Don’t worry, J. It should all be safely archived at the NSA facility in Utah.

    In seriousness, my journal had many bulleted lists I can’t make sense of that I intended to flesh out later.

    So, I’m so glad to have my weekly correspondence with my family.

  19. My father was an WWII American serviceman when he met my mother – a recent German convert to the church in Vienna. They fell in love and Dad promised to come back and marry her after war ended. He was shipped back home to Utah and 6 months later was sent to Switzerland and German for a 2.5 year mission. Dad got permission from his Mission President to visit my mother (a surprise visit!) for a few days over Christmas. Immediately after his mission ended he traveled to Vienna and they were married a few days later and then left for the US. It didn’t seem all that weird for the Mission President to give dad permission to visit mom at that time.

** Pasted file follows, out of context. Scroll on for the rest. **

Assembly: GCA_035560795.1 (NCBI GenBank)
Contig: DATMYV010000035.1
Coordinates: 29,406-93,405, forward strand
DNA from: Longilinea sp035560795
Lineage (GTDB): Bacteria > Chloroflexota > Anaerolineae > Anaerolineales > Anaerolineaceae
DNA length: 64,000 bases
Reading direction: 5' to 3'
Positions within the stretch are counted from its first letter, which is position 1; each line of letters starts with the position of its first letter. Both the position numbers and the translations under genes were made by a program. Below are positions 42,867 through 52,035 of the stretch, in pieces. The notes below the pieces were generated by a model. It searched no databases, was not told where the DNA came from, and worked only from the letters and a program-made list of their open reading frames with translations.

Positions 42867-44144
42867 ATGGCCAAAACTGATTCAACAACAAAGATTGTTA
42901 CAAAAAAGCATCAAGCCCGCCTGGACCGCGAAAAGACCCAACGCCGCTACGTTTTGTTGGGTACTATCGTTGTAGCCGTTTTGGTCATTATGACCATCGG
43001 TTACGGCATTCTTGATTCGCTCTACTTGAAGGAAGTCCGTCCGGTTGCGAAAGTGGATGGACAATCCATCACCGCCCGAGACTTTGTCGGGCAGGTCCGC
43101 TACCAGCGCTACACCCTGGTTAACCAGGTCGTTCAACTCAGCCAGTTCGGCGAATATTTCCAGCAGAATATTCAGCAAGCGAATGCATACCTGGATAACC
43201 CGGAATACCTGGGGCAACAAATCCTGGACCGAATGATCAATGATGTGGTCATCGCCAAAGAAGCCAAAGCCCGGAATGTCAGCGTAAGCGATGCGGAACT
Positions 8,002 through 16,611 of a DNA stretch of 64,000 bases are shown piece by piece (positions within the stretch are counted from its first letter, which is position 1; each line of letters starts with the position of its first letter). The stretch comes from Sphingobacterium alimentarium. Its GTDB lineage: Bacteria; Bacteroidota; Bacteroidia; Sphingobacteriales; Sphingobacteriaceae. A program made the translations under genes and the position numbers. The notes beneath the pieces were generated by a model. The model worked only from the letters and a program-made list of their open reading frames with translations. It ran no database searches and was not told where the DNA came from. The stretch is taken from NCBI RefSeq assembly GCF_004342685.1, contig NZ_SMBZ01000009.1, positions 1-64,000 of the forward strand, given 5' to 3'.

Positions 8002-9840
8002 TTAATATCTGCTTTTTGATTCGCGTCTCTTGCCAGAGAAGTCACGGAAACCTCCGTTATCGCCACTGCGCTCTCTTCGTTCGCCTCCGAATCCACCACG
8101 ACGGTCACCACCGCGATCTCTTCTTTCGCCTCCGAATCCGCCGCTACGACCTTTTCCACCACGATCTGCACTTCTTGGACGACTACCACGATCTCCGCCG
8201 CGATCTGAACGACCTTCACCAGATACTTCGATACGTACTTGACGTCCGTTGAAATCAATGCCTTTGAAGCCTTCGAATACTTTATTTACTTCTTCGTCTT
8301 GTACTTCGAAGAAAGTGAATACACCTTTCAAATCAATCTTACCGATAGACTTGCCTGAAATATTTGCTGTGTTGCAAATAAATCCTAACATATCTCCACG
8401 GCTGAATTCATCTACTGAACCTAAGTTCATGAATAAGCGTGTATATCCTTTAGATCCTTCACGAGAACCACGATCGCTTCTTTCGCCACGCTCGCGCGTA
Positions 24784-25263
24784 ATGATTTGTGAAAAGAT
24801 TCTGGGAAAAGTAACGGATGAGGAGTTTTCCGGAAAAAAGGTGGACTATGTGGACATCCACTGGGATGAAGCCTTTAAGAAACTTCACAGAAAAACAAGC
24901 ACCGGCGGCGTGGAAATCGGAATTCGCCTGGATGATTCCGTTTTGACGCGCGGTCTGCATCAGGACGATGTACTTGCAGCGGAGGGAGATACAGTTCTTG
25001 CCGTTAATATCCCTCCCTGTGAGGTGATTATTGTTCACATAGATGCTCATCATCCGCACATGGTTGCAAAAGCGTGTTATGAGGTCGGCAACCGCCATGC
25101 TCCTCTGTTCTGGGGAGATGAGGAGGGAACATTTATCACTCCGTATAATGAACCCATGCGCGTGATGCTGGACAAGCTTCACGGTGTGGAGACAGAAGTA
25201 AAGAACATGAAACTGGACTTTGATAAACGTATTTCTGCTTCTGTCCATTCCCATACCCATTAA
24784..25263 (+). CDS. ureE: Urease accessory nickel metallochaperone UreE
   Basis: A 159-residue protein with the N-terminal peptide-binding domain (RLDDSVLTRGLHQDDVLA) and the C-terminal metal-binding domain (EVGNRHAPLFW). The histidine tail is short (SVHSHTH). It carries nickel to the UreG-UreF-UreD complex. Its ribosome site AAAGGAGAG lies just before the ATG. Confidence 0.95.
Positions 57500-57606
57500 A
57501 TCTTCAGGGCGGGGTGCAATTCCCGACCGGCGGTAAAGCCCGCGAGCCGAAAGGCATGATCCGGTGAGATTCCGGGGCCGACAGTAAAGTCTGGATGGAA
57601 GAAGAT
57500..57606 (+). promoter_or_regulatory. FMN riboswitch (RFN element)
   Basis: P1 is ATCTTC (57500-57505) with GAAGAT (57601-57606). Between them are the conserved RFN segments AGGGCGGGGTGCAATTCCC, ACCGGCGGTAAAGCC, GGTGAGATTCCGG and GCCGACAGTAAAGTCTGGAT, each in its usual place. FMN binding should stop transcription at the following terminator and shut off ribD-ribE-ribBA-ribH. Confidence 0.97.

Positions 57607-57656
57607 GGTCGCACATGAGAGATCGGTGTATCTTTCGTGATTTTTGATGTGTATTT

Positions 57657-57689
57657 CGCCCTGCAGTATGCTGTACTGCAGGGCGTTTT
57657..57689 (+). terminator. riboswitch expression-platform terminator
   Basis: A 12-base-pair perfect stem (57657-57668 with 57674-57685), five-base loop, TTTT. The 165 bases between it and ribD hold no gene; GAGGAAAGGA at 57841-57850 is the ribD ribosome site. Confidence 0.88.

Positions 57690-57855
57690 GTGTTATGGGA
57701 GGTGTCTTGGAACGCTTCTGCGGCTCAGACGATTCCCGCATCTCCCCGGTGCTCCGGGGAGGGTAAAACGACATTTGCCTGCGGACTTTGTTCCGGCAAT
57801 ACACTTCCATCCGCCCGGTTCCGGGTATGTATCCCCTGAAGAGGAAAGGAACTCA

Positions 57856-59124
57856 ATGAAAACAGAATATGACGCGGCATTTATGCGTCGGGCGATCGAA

20. Father in law, in St. Louis in the late 30s had a visit from his fiancee and future wife for 3 or 4 days. I have his journal. He was a man of few words: said she arrived and a few days later said she left. Hmmm.

    Austria in the early 60s. Calling was too expensive. Letters only.

  21. I too will miss the “key archival source for mission life” since I suspect those weekly emails are going to get sparser and sparser.

    FWIW, a couple of years ago while traveling I ran into a former seminary student and her missionary companion. It was a cold, rainy day so I took them into the restaurant on the corner to buy them lunch, and to let them dry off and warm up. They were grateful for the lunch and the respite, I think, but then when I said goodbye my student teared up and, despite valiant efforts and protestations that she was fine, just fine, couldn’t stop crying. Her companion finally walked her away and onto a bus. I felt awful. To this day I don’t know whether I did a good or a bad thing.

  22. John Mansfield says:

    J. Stapley, thanks for this contribution that only you could have given us.